One of the biggest catalysts for Bank of America will be its interest rate sensitivity. When the yield curve steepens and the Federal Reserve eventually tightens its stance on lending to keep the U.S. economy from overheating, BofA is going to be the prime beneficiary of higher rates. In short, its interest income should rocket higher.

What's more, Bank of America has done a fantastic job of investing in digital banking initiatives and consolidating some of its branches to reduce noninterest expenses. As we move toward a more digital banking experience, BofA stands ready to capitalize on the potential for higher margins.

A person holding an American Express gold card.

Image source: American Express.

American Express: $22 billion in unrealized gains

Financial services company American Express (AXP -0.03%) is one of Buffett's longest-tenured holdings. Since buying AmEx in 1993, the Oracle of Omaha's investment has blossomed from a cost basis of $1.3 billion to $23.3 billion.

Similar to Bank of America and other bank stocks, American Express is a cyclical business. It struggles a bit when recessions arise, but basks in multiyear economic expansions. Investors with the patience to hang on for long periods of time ae often handsomely rewarded. In Buffett's case, the dividend American Express pays out annually equates to a 20% yield relative to Berkshire Hathaway's cost basis.

Aside from being cyclical, AmEx has two other tricks up its sleeve that contribute to its success. First, it's what I like to call a double dipper. In addition to collecting processing fees from merchants, American Express is also a lender via personal and business credit cards. This allows it to generate interest income and fees during those multiyear bull markets.

Second, AmEx has a knack for targeting affluent clientele with its credit accounts. The well-to-do are less inclined to change their spending habits during minor economic disruptions. This implies a lower likelihood of credit delinquencies, relative to the average consumer, and more predictable income.

Two friends clanking their Coke bottles together while chatting outside.

Image source: Coca-Cola.

Coca-Cola: $20.3 billion in unrealized gains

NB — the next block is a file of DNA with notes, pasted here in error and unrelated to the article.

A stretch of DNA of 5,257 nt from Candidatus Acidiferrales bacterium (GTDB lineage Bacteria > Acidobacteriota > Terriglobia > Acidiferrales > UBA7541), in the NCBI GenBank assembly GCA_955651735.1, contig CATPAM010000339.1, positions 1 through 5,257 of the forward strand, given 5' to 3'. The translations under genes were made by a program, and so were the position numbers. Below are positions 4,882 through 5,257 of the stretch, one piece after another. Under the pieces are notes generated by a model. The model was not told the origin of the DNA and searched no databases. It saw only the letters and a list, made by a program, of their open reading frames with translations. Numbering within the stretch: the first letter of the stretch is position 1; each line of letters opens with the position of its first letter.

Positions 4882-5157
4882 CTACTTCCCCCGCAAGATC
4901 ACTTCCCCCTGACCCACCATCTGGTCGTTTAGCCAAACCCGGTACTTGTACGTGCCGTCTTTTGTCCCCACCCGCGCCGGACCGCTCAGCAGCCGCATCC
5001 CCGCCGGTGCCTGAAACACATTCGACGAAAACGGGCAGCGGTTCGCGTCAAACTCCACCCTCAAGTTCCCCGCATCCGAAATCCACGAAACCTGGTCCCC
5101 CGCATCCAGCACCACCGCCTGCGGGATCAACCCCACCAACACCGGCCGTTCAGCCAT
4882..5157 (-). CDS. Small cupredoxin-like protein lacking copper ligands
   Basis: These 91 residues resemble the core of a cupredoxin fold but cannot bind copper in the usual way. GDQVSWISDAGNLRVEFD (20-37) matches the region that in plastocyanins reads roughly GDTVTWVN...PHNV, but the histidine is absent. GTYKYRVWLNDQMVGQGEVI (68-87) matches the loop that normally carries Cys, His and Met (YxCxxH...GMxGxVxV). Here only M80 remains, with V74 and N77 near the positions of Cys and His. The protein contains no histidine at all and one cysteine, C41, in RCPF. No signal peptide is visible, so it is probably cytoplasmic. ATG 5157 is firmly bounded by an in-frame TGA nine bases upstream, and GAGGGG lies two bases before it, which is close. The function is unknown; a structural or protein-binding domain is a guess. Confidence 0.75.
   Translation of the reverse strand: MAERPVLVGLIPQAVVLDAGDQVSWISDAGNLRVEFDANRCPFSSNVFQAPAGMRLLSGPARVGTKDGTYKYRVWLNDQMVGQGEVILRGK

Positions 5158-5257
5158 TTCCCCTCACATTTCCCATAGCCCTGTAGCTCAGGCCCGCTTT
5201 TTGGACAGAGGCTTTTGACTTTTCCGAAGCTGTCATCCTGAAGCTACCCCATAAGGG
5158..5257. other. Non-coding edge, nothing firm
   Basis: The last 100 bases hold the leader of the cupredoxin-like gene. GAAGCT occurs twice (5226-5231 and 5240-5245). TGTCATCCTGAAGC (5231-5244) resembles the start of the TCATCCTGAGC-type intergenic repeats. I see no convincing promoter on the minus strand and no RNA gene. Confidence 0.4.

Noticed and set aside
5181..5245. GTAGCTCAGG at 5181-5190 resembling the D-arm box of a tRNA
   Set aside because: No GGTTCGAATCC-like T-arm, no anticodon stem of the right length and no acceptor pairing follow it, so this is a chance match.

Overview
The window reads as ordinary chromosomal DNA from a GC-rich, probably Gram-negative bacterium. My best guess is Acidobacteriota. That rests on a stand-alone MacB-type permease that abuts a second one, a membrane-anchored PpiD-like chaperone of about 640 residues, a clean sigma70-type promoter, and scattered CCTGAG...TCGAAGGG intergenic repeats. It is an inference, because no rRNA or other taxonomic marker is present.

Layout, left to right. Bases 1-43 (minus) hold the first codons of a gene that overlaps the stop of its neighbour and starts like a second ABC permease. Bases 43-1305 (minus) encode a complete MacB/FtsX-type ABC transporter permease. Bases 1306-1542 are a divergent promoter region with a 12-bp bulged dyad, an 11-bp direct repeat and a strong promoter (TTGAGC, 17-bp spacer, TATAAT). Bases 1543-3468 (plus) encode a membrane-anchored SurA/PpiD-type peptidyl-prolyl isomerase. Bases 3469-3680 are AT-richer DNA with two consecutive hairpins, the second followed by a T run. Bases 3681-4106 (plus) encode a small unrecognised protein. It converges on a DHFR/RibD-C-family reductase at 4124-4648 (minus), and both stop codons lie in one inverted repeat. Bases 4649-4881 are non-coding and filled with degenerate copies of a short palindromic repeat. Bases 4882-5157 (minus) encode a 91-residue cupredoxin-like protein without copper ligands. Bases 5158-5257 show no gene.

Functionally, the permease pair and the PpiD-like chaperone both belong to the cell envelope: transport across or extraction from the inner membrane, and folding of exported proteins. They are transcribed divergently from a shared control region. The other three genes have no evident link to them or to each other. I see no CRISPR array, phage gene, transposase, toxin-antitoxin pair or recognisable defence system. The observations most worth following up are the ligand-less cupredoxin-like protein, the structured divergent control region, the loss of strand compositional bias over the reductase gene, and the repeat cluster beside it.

Rounding out the quartet is beverage behemoth Coca-Cola (KO 2.21%). Berkshire Hathaway's longest-tenured holding at 33 years was purchased for a grand total of $1.3 billion and has a market value of $21.6 billion, as of this past weekend. Not a shabby return.

If you though the 20% yield on cost from AmEx was impressive, wait till you get a closer look at Coca-Cola. The company's $1.68 base annual payout works out to a 52% yield on cost compared to the split-adjusted $3.25 per share Buffett paid for each share of Coke in 1988. Suffice it to say that Buffett has no incentive to sell when his company's initial investment is doubling every two years from the dividend income alone.

What's made Coca-Cola such a fantastic business is its geographic diversity and its on-point marketing. In terms of reach, Coke products are sold in every country worldwide, save for two (North Korea and Cuba). It's able to take advantage of predictable demand and cash flow from developed markets, as well as stronger organic growth potential in emerging markets. In total, Coke has more than 20 brands generating at least $1 billion in sales each year.

As for marketing, no consumer-goods brand is more recognized worldwide than Coke. The company has holiday tie-ins within the U.S., is partnering with a handful of well-known brand ambassadors, and has been more than willing to turn to social media to reach prospective product buyers. It's one of those brands that can easily cross generational gaps to engage consumers.